The dialogue is real, honest and funny. They talk about going out in the snow for a wee, wonder how it would be to have a penis and be able to write their names in the snow – and that’s just for starters. The emotional ground touched on, if not covered in depth, is huge. There’s self harm, alcoholism, religious repression and suicide. That’s not to say it’s a difficult piece to enjoy. It’s not – because these people are great company. We soon feel as though we’re out on the mountainside with them. We’re invested in their situation and their lives.

This is helped considerably by the staging in The Space. Already an intimate venue, it’s played in the round and there are no wings. When anyone leaves the tent they step between the front rows and lurk in the dark corners before returning. Seeing performances in close up like this is meat and drink for The Space. And once you’ve experienced it, somehow peering at a distant stage through a proscenium arch is never as satisfying. Being this close requires intense and committed performances from the actors, and that’s what you get here. That, and a plot worthy of Inside No. 9, ensures a chilling, funny and revealing evening.

We now know snowmen exist is at The Space until Saturday 23 March 2019.


Review – The Band *****

Filled with Take That’s numerous hits over the last almost three decades, The Band  can all but guarantee its audience an enjoyable trip down memory lane. However, with some particularly ingenious and imaginative staging, impressive projection effects and an emotional plot, The Band offers more than just warm nostalgia. This is a serious piece of work with a great story, great script (Tim Firth), and great performances, all presented in a slick West End quality production.

The stage is set from the moment you walk in to the auditorium, with a ceefax screen displaying the latest up to the minute news from October 1993. We follow five young women, and their teenage lust for a boyband and more importantly, their unwavering love and support for each other. Once inseparable, circumstances arise resulting in a reunion after 25 years apart, once again brought together by the music of the boyband they so loved as teens.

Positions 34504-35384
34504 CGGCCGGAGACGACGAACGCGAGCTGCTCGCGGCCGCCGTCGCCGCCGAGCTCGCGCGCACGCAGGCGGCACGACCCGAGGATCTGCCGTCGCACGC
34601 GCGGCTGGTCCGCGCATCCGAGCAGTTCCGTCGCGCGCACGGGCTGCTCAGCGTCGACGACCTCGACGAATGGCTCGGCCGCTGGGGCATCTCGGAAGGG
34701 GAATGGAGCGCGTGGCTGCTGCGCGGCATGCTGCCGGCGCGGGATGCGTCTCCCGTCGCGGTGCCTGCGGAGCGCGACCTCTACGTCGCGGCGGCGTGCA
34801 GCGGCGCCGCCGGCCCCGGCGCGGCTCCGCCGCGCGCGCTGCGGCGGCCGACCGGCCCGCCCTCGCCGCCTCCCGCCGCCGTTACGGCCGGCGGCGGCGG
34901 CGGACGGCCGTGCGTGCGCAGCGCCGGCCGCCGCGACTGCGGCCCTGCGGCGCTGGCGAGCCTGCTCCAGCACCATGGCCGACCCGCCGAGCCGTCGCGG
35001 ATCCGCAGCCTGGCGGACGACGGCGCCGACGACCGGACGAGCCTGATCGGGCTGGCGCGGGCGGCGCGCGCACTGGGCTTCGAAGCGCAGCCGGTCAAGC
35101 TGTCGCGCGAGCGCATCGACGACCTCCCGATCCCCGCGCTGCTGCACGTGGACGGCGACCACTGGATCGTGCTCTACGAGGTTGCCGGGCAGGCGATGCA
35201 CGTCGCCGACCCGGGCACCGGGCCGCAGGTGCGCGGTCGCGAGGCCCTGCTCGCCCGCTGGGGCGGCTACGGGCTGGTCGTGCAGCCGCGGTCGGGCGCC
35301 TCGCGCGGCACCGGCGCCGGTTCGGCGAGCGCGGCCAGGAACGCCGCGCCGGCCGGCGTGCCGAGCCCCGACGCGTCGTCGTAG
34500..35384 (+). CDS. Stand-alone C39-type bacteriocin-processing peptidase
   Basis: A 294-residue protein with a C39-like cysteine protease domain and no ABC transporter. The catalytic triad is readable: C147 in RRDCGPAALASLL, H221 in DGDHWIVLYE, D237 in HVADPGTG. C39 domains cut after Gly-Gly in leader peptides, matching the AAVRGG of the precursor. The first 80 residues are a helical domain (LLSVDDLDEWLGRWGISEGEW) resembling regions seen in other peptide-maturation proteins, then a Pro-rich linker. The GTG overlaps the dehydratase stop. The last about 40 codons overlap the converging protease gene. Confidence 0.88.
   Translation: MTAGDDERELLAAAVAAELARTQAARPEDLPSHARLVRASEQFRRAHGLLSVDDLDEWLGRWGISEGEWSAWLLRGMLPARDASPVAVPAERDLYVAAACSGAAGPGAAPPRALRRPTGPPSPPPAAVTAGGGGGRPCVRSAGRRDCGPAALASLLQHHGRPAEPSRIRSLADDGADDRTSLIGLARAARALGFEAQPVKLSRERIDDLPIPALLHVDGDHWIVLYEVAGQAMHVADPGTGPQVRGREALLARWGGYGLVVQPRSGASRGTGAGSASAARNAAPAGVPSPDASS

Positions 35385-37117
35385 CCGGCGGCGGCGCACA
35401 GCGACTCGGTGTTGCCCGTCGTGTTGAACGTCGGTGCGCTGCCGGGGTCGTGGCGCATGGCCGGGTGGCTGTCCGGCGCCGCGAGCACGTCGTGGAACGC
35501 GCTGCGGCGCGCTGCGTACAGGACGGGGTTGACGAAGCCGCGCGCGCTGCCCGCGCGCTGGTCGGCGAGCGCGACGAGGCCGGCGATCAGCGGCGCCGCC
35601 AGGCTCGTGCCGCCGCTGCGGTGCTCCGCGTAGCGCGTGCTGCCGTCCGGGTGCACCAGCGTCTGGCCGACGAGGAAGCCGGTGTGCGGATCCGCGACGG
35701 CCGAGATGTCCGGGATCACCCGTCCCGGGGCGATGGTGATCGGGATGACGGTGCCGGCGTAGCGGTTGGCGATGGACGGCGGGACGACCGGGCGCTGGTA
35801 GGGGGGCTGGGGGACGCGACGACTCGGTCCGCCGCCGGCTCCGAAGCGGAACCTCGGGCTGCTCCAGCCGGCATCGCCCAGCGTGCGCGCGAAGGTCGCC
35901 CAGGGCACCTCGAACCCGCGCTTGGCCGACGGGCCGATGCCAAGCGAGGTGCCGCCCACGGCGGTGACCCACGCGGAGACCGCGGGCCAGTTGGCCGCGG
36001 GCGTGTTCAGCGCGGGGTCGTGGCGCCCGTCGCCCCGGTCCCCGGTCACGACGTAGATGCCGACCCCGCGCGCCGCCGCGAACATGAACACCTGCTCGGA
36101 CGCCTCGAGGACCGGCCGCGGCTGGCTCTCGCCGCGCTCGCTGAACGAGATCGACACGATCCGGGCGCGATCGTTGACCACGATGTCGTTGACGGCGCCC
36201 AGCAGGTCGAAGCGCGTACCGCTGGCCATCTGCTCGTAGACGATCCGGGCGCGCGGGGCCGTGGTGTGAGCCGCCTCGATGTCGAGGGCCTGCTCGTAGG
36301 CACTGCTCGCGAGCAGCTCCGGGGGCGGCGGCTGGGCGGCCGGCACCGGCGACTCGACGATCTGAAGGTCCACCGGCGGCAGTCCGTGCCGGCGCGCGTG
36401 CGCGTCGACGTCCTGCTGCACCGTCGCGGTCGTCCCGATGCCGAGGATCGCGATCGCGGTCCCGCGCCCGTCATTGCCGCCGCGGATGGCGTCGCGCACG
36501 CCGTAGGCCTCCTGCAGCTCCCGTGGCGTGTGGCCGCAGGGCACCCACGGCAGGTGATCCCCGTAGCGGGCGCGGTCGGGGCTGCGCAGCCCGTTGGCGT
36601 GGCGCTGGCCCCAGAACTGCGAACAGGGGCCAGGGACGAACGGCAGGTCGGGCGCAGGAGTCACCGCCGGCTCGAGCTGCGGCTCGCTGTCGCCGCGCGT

Young Rachel (Faye Christall) guides us through the first part of the show, she masters the art of being bubbly yet sensitive. All of the young cast (Lauren Jacobs, Sarah Kate Howarth, Rachelle Diedricks and Katy Clayton as well) deliver strong, believable performances which made the audience audibly gasp and giggle along with them. Their older counterparts, (Alice Fitzjohn, Emily Joyce, Rachel Lumberg and Jayne McKenna) have a slightly more difficult task, treading that fine line of once close, now distant friends. However, what comes across through all the women is a sense of warmth.
Winners of the BBC’s Let It Shine, AJ Bentley, Nick Carsberg, Curtis T Johns, Sario Soloman and Yazdan Qafouri play the titular ‘Band’ and find themselves appearing from the most unlikely of places throughout the show. They have to jump (many times literally) from emotive, moving performances to over enthusiastic 90s dance moves within the space of seconds and do so with ease and style.
The show uses Take That’s vast catalogue of music well, showing off Barlow’s impressive songwriting skills. ‘The Band’ perform the majority of the numbers, with gorgeous harmony and some dance moves fans will definitely be familiar with.
Overall the show has a surprising amount of heart in it, alongside all the classic pop tunes audiences turn up for. Don’t be surprised if you leave with a tear in your eye and a song in your heart!